Chapter 2: Thirteen Tabs

(December 1968)

Stoney didn’t come home last night. I worry that he’s been busted, so I hunt all over Hollywood and Santa Monica for him. I even check with the fuzz down at L.A. County.

I find him hanging out at The Crystal Ship, flirting with his ex old lady Syndi, she hanging all over him. She’s a skinny chick with short red hair, in a pixie style popular about three years ago, all doe-eyed, and looks about 15. But there’s nothing innocent about her; she’s fucked half of Hollywood, and I wouldn’t put it past her to have another go-round with my old man.

“You better not be screwing that bitch!” I yell.

I shove Syndi away from Stoney.

Stoney pushes me away. “So what if I am?”

We get into a huge argument, right in the shop, and stay at it until he shoves me smack into the wall.

I lose my balance; Stoney grabs me, steadying me to my feet.

“Fuck you!” I push him away. “You’re an asshole!” I stomp out of the shop.

I storm back to the pad and sulk – trying to think up things to make his life miserable. I could kill that bastard.

An hour later, he drags himself through the door and apologizes, says he ate some strange mescaline that made him sick; he passed out at the shop and couldn’t move. Says he didn’t fuck Syndi: “No way. Took me months to get rid of her,” he says. “Why would I want to reopen up that can of worms?”

I believe him. I still want to sock him, though I’m glad to see him safe. But then he ruins our good karma.

After the bad mescaline, you’d think he’d be a bit reluctant to use any more dope, right? Wrong. He pours those 500 tabs onto the table, counts out 13.

“I wonder what would happen,” he says, holding them out in the palm of his hand, “If I dropped every last stinking one of these?”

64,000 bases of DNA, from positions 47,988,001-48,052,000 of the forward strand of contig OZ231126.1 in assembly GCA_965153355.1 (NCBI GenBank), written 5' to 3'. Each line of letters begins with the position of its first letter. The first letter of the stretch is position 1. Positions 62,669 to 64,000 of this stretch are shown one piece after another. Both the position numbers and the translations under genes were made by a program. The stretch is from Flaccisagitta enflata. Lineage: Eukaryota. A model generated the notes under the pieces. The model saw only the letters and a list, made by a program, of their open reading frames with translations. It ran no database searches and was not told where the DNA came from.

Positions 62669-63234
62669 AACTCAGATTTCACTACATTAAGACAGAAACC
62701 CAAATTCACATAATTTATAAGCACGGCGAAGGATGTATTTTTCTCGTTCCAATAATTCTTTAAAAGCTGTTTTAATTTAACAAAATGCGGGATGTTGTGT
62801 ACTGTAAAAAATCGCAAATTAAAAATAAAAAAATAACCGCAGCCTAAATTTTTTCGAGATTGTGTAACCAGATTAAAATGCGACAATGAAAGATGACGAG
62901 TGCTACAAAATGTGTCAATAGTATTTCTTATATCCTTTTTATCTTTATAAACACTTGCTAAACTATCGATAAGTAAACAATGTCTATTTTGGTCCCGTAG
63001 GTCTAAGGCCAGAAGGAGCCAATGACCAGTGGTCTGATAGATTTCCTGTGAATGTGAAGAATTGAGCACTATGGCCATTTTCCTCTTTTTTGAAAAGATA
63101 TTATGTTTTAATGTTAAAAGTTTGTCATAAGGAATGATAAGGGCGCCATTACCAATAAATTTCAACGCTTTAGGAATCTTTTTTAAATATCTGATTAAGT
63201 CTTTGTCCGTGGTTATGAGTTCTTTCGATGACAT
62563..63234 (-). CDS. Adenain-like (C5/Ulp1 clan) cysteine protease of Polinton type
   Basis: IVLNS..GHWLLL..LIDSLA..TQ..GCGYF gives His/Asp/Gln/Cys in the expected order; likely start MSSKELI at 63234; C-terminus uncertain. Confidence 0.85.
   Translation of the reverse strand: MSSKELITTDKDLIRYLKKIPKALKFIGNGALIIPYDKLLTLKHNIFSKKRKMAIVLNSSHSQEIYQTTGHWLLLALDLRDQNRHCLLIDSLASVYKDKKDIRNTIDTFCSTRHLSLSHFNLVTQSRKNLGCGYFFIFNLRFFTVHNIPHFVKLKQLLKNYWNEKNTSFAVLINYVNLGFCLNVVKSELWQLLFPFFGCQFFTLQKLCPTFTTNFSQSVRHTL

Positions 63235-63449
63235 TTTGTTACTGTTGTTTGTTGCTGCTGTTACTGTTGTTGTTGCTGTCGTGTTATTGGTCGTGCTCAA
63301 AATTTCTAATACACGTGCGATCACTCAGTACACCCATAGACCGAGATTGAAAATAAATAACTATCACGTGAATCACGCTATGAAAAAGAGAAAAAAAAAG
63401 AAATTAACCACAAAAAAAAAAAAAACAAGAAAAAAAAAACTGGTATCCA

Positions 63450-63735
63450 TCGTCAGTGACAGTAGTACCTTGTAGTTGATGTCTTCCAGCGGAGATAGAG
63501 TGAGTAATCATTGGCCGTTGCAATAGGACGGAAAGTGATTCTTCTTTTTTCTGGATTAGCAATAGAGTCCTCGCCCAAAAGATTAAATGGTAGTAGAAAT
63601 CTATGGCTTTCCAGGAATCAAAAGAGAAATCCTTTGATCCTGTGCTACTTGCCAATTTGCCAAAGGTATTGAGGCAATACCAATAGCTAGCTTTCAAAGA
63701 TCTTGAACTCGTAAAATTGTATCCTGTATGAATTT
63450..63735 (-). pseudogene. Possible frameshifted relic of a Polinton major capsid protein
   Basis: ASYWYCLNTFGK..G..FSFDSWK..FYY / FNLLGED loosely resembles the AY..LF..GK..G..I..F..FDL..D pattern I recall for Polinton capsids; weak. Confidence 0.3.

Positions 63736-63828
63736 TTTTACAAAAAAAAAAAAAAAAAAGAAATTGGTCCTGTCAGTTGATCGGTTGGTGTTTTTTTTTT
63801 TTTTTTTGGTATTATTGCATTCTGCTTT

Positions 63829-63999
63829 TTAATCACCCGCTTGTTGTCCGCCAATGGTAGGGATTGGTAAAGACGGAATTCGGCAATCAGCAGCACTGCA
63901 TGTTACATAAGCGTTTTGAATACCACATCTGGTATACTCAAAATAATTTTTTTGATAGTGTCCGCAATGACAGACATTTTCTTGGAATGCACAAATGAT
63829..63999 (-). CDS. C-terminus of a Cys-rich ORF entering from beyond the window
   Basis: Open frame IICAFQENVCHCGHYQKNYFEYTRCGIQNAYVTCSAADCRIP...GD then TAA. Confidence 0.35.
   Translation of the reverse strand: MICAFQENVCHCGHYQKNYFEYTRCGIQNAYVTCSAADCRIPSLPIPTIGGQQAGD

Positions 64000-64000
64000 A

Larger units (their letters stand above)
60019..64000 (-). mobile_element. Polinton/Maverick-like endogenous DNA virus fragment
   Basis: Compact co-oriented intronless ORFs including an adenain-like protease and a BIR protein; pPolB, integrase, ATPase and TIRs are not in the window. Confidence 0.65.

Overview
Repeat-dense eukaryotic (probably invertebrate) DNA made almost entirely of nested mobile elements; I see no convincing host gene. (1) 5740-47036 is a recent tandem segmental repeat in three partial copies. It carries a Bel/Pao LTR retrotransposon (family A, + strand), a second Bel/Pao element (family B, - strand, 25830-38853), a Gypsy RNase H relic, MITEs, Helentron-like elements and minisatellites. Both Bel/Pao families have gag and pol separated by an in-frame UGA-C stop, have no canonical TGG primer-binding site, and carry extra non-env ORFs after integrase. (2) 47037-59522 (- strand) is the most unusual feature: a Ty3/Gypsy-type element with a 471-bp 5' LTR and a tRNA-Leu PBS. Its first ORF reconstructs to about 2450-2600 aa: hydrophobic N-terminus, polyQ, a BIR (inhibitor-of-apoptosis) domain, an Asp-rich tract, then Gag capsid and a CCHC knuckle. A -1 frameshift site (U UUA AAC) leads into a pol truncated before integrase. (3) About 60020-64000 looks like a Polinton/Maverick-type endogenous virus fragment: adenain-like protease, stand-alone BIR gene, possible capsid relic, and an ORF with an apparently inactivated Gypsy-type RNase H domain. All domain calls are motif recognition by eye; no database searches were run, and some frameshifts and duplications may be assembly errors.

“I wouldn’t try it,” I say. “Probably kill you.”

“I’d have one helluva super trip.”

“Maybe your last trip.”

“The ultimate trip!” Then he pops them into his mouth.

“No!” I try prying open his mouth, but it’s too late – he’s already swallowed the tabs.

He grabs a Coke from the refrigerator and guzzles it. “I’m on my way to the best trip of my life!”

“Oh, shit!” What am I going to do? Call an ambulance? I can’t call an ambulance; there’s too much dope in this place – after the doctors pumped his stomach, we’d each get about 50 years...

Stoney laughs. “Jesus, Jennifer, you’re such a drag.”

God damn. If he’s willing to risk his life for the ultimate trip, then who am I to stop him? I’ll stay here, pop some bennies, keep watch on him all night, and if he gets to a critical stage, I’ll get Rudy from downstairs to help me out; he’ll know what to do without ringing in the heat.

Stoney slips into some strange trance-like state; he doesn’t move, but his eyes and muscles twitch like crazy, and his carotid artery looks like it might pop out of his neck. Yet when I put my ear to his chest, his heartbeat sounds regular, though I don’t know exactly what constitutes a normal rhythm. Though his face is puffy and little redder than usual, he doesn’t seem to be dying. He’s even smiling – something cool’s happening in there, so who am I to ruin a perfectly good trip?

Okay, so Stoney blows some circuits; he’s done that already – what’s a few more?

While I watch him, the mail arrives – a letter from Jeff. Cool letters, a bit over my head. But he’s groovy and sensitive – I doubt if he would drop 13 tabs of acid.

God, just look at Stoney – that shit’s got to be eating up his brain cells. Strange. I love him, but I don’t always like him. We don’t do regular things together. Yeah, we drop acid and, sometimes, make love, but he leaves me alone a lot – does his own thing – and, at times, he can be hateful and mean. Then he does stupid crap like dropping 13 tabs. I wish he were more like Jeff, not do so much dope, but some of the time, he’s very sweet and gentle.

Then there’s Jeff...When he was still here, we did a lot of fun stuff together – we laughed and carried on like two kids, ran around the strip.

Haven’t I known him forever?

No, only since October.


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“Thirteen Tabs,” © copyright 2013 - present, by Jennifer Semple Siegel, may not be reprinted or reposted without the express permission of the author. Published in Memoir Madness: Driven to Involuntary Commitment


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